► Ferrari 296 GTS unveiled in full
► First V6 spider revives GTS badge
► 2.9-litre turbo hybrid, 819bhp, 205mph+
The new open-top Ferrari 296 GTS is here and Maranello’s latest open-top sports car revives the historic GTS acronym long associated with the prancing horse’s Gran Turismo Spider hair-raisers.
It’s the convertible sister to the 296 GTB coupe, the retractable hard top transforming from tin-top to wind-in-the-hair cabriolet at the touch of a button in just 14 seconds. Drivers can choose to raise or lower the roof on the move at speeds up to 28mph.
Rivals? Ferrari is stealing a march on competition, as there is no open-air McLaren Artura available yet, the multi-bodystyle Porsche 911 remains resolutely petrol-powered (for now) and Lamborghini has yet to plug in. The 296 GTS is expected to arrive in UK showrooms towards the end of this year or, more likely, early in 2023.
Hybrid engineering brings V6 punch and hybrid glide
The engineering blueprint of the 296 mimics that of its GTB hard-top sibling. There’s a wide-angle 120-degree V6 turbo nestling amidships and it’s the smallest-capacity Ferrari motor for years, displacing just 2992cc (all the better for tax purposes in some territories).
This dry-sump V6 is breathed on by a pair of IHI turbochargers nestling deep in the vee; there’s enough boost to develop a sturdy 654bhp from petrol alone and it’s redlined at a sonically-rewarding 8500rpm. Yes, that’s a head-spinning 218bhp per litre specific output – a new production car record, says Ferrari. No wonder our Ferrari 296 GTB review notes ‘it sounds unlike anything else… a jam session in which Luciano Pavarotti, Robert Plant and Adele lay vocals over brutal, skull-thumping techno.’ This unique soundtrack will be all the more audible in the spider.
But the 296’s real import is how it combines hybrid power with combustion fireworks.
How the Ferrari 296 GTS hybrid system works
If you needed persuading that hybrid power can be fun, the 296 is a good case study: a punchy 122kW electric motor provides an additional 165bhp at the rear wheels, taking total system output to a heady 819bhp.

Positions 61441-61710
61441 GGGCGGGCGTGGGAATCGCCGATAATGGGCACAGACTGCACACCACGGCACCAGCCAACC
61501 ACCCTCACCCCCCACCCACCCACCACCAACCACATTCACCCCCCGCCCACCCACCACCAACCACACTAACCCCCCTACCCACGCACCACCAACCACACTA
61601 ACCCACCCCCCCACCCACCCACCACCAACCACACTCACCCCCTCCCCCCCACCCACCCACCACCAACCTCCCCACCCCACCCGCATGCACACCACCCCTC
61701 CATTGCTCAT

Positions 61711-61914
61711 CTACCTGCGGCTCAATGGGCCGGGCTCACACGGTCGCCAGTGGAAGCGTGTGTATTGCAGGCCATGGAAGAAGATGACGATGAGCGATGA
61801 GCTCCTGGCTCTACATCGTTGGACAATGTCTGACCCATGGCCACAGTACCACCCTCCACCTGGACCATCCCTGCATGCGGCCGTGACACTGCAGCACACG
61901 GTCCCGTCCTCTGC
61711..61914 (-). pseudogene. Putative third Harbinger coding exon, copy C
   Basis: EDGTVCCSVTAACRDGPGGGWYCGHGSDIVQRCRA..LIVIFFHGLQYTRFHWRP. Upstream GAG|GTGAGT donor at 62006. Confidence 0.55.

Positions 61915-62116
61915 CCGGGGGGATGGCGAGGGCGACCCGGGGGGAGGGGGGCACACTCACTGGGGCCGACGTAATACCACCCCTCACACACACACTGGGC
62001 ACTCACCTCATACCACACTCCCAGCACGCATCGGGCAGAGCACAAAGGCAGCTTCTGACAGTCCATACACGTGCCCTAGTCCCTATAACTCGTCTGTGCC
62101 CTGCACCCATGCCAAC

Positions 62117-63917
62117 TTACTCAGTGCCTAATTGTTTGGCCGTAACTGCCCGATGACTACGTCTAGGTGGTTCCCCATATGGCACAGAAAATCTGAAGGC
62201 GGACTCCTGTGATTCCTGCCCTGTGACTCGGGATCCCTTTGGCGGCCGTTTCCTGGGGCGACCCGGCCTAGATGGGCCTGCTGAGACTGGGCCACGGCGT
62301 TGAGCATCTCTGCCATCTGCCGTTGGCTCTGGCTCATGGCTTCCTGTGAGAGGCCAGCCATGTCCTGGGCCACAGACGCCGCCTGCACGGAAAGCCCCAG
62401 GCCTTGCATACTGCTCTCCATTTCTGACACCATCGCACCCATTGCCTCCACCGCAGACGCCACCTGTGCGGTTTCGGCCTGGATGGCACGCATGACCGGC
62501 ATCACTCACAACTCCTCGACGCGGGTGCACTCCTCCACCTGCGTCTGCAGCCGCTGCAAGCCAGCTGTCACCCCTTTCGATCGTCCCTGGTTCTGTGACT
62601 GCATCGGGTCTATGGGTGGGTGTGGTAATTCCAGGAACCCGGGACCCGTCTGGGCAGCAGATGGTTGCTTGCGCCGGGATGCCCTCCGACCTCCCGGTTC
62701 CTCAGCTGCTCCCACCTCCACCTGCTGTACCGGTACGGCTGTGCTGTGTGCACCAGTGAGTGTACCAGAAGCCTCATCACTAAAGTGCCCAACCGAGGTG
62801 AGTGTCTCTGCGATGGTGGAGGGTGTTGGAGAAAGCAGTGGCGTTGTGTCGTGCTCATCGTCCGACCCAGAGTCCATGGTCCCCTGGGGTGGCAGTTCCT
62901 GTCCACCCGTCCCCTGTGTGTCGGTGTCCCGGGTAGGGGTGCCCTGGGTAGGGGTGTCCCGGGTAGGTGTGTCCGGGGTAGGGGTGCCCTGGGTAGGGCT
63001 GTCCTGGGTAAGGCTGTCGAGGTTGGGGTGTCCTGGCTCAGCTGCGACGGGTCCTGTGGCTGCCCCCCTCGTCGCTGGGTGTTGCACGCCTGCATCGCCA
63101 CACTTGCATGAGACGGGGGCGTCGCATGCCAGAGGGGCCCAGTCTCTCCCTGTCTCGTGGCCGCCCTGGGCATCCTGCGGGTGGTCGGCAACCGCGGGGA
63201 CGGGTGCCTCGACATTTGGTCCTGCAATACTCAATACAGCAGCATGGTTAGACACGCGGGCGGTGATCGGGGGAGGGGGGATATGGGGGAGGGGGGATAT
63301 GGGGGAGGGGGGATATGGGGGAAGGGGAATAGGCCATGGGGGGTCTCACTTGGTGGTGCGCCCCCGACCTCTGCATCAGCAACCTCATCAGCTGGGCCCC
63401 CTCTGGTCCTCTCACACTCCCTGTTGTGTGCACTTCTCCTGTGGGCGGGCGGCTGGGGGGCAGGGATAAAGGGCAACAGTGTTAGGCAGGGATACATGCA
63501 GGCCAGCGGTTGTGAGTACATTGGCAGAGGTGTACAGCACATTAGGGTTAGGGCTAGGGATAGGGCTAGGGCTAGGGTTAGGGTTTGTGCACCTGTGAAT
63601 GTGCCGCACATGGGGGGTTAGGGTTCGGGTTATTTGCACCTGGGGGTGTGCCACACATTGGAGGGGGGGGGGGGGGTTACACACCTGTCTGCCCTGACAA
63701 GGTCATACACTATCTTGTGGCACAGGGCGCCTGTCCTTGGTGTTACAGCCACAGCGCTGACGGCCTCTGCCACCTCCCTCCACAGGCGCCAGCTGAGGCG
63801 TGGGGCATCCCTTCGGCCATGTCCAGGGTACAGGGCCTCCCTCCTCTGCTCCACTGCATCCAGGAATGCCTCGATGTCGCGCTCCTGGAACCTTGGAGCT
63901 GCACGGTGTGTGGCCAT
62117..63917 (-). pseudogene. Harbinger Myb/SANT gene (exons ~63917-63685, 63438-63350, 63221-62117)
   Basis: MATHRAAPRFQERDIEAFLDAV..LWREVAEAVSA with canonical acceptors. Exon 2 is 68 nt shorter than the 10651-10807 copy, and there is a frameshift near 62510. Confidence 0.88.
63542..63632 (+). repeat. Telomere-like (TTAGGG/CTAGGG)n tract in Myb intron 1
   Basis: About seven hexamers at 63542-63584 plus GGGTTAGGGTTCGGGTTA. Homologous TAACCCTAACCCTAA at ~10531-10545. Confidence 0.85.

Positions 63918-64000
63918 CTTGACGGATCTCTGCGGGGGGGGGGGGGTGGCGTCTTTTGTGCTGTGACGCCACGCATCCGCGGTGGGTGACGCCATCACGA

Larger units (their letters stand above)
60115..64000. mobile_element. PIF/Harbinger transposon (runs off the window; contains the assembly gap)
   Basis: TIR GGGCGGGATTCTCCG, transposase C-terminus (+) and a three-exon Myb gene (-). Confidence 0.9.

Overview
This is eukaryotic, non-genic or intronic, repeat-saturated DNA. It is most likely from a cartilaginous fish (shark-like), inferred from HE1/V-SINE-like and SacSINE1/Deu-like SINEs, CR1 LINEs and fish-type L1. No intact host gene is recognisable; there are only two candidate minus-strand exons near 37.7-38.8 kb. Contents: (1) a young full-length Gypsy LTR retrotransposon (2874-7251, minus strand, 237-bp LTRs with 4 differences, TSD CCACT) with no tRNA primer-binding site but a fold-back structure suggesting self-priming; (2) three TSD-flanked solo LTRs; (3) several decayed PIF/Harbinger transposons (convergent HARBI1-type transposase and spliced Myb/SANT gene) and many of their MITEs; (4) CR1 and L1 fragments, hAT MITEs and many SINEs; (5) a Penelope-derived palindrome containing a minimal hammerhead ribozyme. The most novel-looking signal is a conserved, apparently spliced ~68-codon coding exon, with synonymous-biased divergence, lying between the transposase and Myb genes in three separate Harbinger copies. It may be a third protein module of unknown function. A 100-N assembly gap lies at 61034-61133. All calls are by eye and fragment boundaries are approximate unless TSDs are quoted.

This is a plug-in hybrid powertrain, so you can top up the modest 7.5kWh battery snuggled behind the front seats and try to match Ferrari’s claimed 16-mile electric range, creeping around town silently in all-electric eDrive mode. That’s an extraordinary range for such a small battery pack.
The best hybrid cars: our guide
Make no mistake, the Ferrari 296 GTS will be a searingly fast car. The official performance claims are thus:
- 0-62mph: 2.9 seconds
- 0-124mph: 7.6 seconds
- Top speed: ‘More than 205mph’
- Braking 124-0mph: 107 metres
- Fiorano laptime: 1min 21.8sec
No fuel consumption or CO2 figures are available yet, as the final production car is undergoing homologation tests.
Drive is sent to the rear wheels through an eight-speed dual-clutch transmission as standard, with Ferrari’s E-Diff to apportion torque to either back wheel. Twenty-inch wheels are standard at both axles, measuring 245/35 ZR20 up front and a broader 305/35 ZR20 at the business end out back, where the – Maranello acronym moniker alert – Transition Manager Actuator (TMA) parcels out drive from the MGU-K electric motor, the V6 or some combination of both.
Roof theatrics: how the folding hard top works
The Ferrari 296 GTS was developed under the project codename 171 RHT, those three letters standing for retractable hard top. The roof is a continuation of the split hard top from the 458 and 488 V8s, where the panel splits one-third, two-thirds and rotates behind the driver’s head to store flat over the front of the engine bay without covering it totally to help with thermal dissipation… that V6 screamer gets hot!
This car is a strict two-seater, with only a modest luggage capacity. Maranello quotes 49 litres of storage space on the rear bench. When the roof is stowed, a height-adjustable glass screen separates the passenger compartment from the engine bay, minimising buffeting at speed.
No word yet on pricing or timing of first UK deliveries; it is likely that Brits will wait until early 2023 for the first right-hand drive 296 GTS customer cars, although that could nudge forwards a little as this is not a brand new model, merely a derivative of an existing vehicle.
Ferrari 296 GTS Assetto Fiorano
You might think that the spider bodystyle comes with boulevardier intentions, but nobody told Maranello: you can spec your 296 with the Assetto Fiorano pack, which brings lighter weight, adjustable Multimatic dampers, carbonfibre bumper fins to deliver an additional 10kg of downforce on the nose, a lighter rear screen and lightweight doors.
The track pack is shown on the red car pictured, which has the optional livery stretching from the front wings to the rear spoiler, as well as the optional Michelin Pilot Sport Cup2R track tyres.
One final detail to note: Ferrari engineers nicknamed the V6 the piccolo V12 in its development phase, so charismatic was the smaller six-pot. We reckon the open-air GTS will open up a whole new sonic spectrum in which to enjoy the acoustics of Maranello’s latest supercar, wind-in-the-hair and hybrid histrionics ringing in your ears.
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